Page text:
Health Center News

A Note About Bipartisanship on Election Day

maureenWith Election Day finally upon us, we’re reflecting on the strides Community Health Centers have made in their journey for over half a century. Regardless of the election’s outcome, health centers and the people who are proud to work in them are committed to the idea of empowering communities, whether it’s through voting, fighting for affordable access to care, or improving health outcomes for at-risk populations. We’re also proud that expanding health centers remains an issue on which both Republicans and Democrats can and do agree. There are more health centers located in medically underserved communities because elected leaders on Capitol Hill and in the White House decided they are a solution to saving lives and keeping down health care costs.

As NACHC Board Chair Ricardo Guzman explained in this op-ed recently published in The Hill:

“The success of the Health Center Program has helped drive its growth to nearly 25 million people or one in 13 Americans. The surge is extraordinary in part because it could not have happened without the agreement among Republicans and Democrats to put more health centers in communities. Both Presidents George W. Bush and President Barack Obama were key architects of the program’s expansion over the course of their administrations. They understood that expanding affordable care is a moral imperative but, more to the point, it’s also a good investment in the public’s health.”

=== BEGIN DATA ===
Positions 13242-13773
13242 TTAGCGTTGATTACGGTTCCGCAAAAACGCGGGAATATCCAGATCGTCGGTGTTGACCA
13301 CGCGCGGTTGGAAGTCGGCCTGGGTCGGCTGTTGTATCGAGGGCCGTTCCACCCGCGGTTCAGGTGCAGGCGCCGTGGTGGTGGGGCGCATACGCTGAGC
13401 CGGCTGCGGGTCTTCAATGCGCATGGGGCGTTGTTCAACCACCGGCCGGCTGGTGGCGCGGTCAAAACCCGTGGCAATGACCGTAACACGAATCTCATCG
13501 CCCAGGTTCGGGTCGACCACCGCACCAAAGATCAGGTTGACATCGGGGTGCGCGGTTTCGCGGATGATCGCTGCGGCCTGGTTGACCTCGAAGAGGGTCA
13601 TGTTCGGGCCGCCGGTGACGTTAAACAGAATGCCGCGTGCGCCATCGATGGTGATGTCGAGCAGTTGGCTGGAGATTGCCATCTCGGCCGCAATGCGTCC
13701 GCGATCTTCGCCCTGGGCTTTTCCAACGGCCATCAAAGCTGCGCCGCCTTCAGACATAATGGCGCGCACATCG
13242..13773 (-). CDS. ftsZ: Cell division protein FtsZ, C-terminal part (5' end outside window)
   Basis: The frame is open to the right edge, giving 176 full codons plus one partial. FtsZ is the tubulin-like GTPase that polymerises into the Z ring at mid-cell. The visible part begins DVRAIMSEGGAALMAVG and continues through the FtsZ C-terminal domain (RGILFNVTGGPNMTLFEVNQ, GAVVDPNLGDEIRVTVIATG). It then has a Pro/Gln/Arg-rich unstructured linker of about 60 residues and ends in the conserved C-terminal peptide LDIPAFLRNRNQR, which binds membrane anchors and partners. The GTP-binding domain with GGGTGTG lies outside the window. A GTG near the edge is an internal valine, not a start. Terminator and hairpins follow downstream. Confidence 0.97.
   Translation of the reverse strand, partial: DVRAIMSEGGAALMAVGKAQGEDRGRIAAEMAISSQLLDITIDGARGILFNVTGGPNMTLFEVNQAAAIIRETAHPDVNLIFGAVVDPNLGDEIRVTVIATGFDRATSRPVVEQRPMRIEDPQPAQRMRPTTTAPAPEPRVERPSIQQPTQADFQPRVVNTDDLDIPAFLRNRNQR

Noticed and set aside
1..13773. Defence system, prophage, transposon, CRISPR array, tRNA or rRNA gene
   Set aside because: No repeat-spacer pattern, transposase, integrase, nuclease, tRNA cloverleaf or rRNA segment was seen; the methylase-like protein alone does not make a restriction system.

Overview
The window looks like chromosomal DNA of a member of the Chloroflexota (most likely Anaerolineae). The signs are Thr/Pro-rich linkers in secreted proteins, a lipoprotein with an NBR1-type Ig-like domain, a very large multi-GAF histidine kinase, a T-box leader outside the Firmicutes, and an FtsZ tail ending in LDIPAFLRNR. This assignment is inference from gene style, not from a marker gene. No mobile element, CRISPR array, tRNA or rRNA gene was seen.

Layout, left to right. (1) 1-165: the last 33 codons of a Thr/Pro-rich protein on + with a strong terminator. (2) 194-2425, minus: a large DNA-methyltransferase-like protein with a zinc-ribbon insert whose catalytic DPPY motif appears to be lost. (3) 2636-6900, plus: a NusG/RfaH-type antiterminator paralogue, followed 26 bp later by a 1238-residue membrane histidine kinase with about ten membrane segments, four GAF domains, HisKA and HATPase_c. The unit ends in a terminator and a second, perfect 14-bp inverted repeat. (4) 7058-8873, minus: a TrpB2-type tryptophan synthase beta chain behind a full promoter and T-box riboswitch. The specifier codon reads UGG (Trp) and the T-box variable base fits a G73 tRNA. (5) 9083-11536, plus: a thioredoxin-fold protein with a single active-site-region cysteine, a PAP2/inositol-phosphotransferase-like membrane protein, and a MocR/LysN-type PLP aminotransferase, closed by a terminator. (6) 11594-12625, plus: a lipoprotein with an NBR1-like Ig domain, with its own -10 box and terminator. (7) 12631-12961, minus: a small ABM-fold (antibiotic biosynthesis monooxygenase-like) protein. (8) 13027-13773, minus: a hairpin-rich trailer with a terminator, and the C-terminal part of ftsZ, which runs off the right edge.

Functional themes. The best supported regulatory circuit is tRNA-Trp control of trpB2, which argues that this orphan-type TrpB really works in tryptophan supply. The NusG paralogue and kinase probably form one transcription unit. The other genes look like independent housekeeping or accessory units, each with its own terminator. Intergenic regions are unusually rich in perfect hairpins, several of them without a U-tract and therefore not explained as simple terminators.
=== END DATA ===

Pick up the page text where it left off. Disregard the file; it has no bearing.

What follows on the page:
2 Comments on “A Note About Bipartisanship on Election Day

  1. PLEASE consider supplementing your response to the HRSA proposed compliance manual. In the current political climate HRSA should consider being out front in decreasing regulatory issues and placing more control in the hands of community Board of Directors. If HRSA did so, and emphasized the world “Community” in its dealings with Congress and the new administration, it is highly possible the help center program would be front and center as a leader in the de-regulation movement. We serve millions and millions of patients. We need to put that fact first in convincing HRSA to take the lead in the movement to make the word “Community” a meaningful and real word with real world consequences for the health center program. My concern is that if HRSA does not do so, and begin now to do so, the health center program will suffer – and our patients will suffer even more.

    Now is the time for NACHC to lead the way and let HRSA officials know that the political landscape has changed, and for the sake of the program and our patients, HRSA should proactively lead a de-regulatory process before the new administration does it for them. Let’s strengthen our program by leading the effort for health centers to be businesses and seen as businesses that take care of people. Everyone wins if we do so. Our centers and our patients will suffer if we do not.

  2. For many years I have had a strong preference for the name COMMUNITY (and MIGRANT) Health Center rather than FQHC. As we all know, the Federally Qualified Health Center name is a financial designation whereas the Community Health Center name is a programmatic designation with a special origin. We can all ask and answer: What is the first word in Community Health Center? COMMUNITY! The bipartisan support is very important and I totally support helping every Congressperson, whether first elected or a veteran legislator understand this unique and vital local/federal partnership that promotes community health EVERYWHERE in our country!

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